Chinese manufacturing giant Trina Solar – now the second largest solar PV manufacturer in the world – says there is little doubt that the cost of solar PV modules will continue to fall. It’s just that the price to consumers will no longer be following it down.
Pierre Verlinden, the chief scientist and vice-president of Trina, says solar PV costs will continue to fall as they have done – by around 20 per cent for every doubling in global cumulative production.
The issue for consumers now is that because cumulative production is nearing 200GW, the next doubling will take longer than the previous. So it may translate into a 5-6 per cent reduction each year.
And as the rationalization of the manufacturing industry continues, then producers will take advantage of lifting their margins to make their business profitable and sustainable. So prices may not rise, but they are unlikely to come down much anytime soon.
Verlinden, in Australia for a series of company-sponsored presentations to the Australian solar industry, notes another important change in the market – a flight to quality products.
“The great price decline is over. Customers used to be focused on what was cheapest, now they want the best quality,” he told RenewEconomy in an interview. “That is new, but I am glad for that. It is good for the industry.”
This is important because the levellised cost of electricity is highly influenced by the efficiency, and the longevity, of the module, as this graph below suggests.
Indeed, while Trina has a long term target LCOE of 6c/kWh, which would put it on par with most gas-fired generators, even in the US, that will depend on the efficiency gains – even more so than the manufacturing cost reductions. Both, though, will be important.
While most components of modules, such as silicon and wafers, and cell production, has fallen, some aspects have increased. This includes the cost of silver and labour costs, while aluminium has held around steady. The solar industry is the biggest industrial consumer of silver, and the price is rising accordingly. This is encouraging manufacturers to look at alternatives and increasing automation.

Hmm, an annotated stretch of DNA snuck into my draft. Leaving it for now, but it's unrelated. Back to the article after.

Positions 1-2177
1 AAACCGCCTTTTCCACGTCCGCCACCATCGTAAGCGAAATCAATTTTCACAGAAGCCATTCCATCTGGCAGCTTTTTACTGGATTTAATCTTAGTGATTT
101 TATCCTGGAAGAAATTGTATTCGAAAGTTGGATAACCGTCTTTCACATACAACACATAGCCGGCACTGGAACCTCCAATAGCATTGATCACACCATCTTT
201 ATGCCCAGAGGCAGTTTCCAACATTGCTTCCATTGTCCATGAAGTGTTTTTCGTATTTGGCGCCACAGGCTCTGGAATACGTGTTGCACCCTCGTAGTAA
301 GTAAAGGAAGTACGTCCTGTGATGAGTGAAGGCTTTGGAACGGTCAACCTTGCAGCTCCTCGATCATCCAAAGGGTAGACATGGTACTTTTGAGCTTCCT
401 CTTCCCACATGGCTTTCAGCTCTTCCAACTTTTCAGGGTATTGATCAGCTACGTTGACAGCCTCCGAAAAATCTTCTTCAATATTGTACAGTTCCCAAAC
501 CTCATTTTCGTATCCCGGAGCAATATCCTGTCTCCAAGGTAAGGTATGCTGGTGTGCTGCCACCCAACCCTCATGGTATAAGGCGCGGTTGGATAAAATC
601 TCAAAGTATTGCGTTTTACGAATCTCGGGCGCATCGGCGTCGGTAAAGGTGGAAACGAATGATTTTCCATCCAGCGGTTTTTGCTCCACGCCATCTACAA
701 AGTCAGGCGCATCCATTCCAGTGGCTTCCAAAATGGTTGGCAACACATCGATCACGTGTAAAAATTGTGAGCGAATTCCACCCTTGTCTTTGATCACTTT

Verlinden also made some other interesting points. One is on the energy pay-back time for solar modules. He estimates it is currently around 1.5 years in the best solar regions, and about 3-4 years in the worst solar regions. He says it needs to get below a one year payback time.
The carbon footprint of the technology is also critical – and also influenced by the longevity of the product.
This graph shows how it compares with other key technologies. Trina puts its carbon footprint at 19g of CO2-e for ever kWh. That compares favourably with all technologies except for hydro.
The other challenge for the solar industry – particularly as solar PV penetrates further into the electricity market, and the business models of utilities – is on the issue of reliability and grid services.
Verlinden says it is critically important for solar to be able to provide voltage as well as power. That is where storage and smart grids will be critical.
“Pretty much all over the world, utilities have a big fear of a large penetration from solar PV. They are losing revenue.
“The main criticism is that solar PV is disruptive to grid. We need to address that and work with the utilities. We shouldn’t fight with the utility, we should be partners, if they want to be.
“We know that we need to work on storage. Solar PV is the point where the penetration is big enough to create worries about dispatching that energy. So we need to integrate that with right inverters, with smart grid technology, and with efficient storage.”
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